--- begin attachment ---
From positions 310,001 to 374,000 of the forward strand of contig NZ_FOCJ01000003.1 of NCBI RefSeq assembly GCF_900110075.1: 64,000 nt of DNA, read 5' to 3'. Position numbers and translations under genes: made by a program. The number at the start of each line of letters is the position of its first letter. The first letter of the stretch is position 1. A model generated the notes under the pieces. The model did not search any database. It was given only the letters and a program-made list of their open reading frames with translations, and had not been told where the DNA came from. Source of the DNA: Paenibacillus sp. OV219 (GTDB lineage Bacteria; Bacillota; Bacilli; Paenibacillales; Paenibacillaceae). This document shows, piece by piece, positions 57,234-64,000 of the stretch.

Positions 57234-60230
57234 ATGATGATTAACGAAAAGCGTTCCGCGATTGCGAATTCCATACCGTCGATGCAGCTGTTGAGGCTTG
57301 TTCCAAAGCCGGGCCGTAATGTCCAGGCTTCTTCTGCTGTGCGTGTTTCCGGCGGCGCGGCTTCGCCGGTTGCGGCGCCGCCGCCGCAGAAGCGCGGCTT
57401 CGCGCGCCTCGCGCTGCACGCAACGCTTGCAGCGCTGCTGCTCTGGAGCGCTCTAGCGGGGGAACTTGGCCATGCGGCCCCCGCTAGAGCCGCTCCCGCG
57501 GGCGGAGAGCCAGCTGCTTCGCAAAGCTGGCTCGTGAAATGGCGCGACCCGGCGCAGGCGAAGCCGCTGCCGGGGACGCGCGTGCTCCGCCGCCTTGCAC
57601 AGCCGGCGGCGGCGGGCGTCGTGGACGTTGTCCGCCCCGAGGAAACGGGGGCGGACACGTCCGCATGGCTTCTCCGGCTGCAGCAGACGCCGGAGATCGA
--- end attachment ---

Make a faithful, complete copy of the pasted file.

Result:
From positions 310,001 to 374,000 of the forward strand of contig NZ_FOCJ01000003.1 of NCBI RefSeq assembly GCF_900110075.1: 64,000 nt of DNA, read 5' to 3'. Position numbers and translations under genes: made by a program. The number at the start of each line of letters is the position of its first letter. The first letter of the stretch is position 1. A model generated the notes under the pieces. The model did not search any database. It was given only the letters and a program-made list of their open reading frames with translations, and had not been told where the DNA came from. Source of the DNA: Paenibacillus sp. OV219 (GTDB lineage Bacteria; Bacillota; Bacilli; Paenibacillales; Paenibacillaceae). This document shows, piece by piece, positions 57,234-64,000 of the stretch.

Positions 57234-60230
57234 ATGATGATTAACGAAAAGCGTTCCGCGATTGCGAATTCCATACCGTCGATGCAGCTGTTGAGGCTTG
57301 TTCCAAAGCCGGGCCGTAATGTCCAGGCTTCTTCTGCTGTGCGTGTTTCCGGCGGCGCGGCTTCGCCGGTTGCGGCGCCGCCGCCGCAGAAGCGCGGCTT
57401 CGCGCGCCTCGCGCTGCACGCAACGCTTGCAGCGCTGCTGCTCTGGAGCGCTCTAGCGGGGGAACTTGGCCATGCGGCCCCCGCTAGAGCCGCTCCCGCG
57501 GGCGGAGAGCCAGCTGCTTCGCAAAGCTGGCTCGTGAAATGGCGCGACCCGGCGCAGGCGAAGCCGCTGCCGGGGACGCGCGTGCTCCGCCGCCTTGCAC
57601 AGCCGGCGGCGGCGGGCGTCGTGGACGTTGTCCGCCCCGAGGAAACGGGGGCGGACACGTCCGCATGGCTTCTCCGGCTGCAGCAGACGCCGGAGATCGA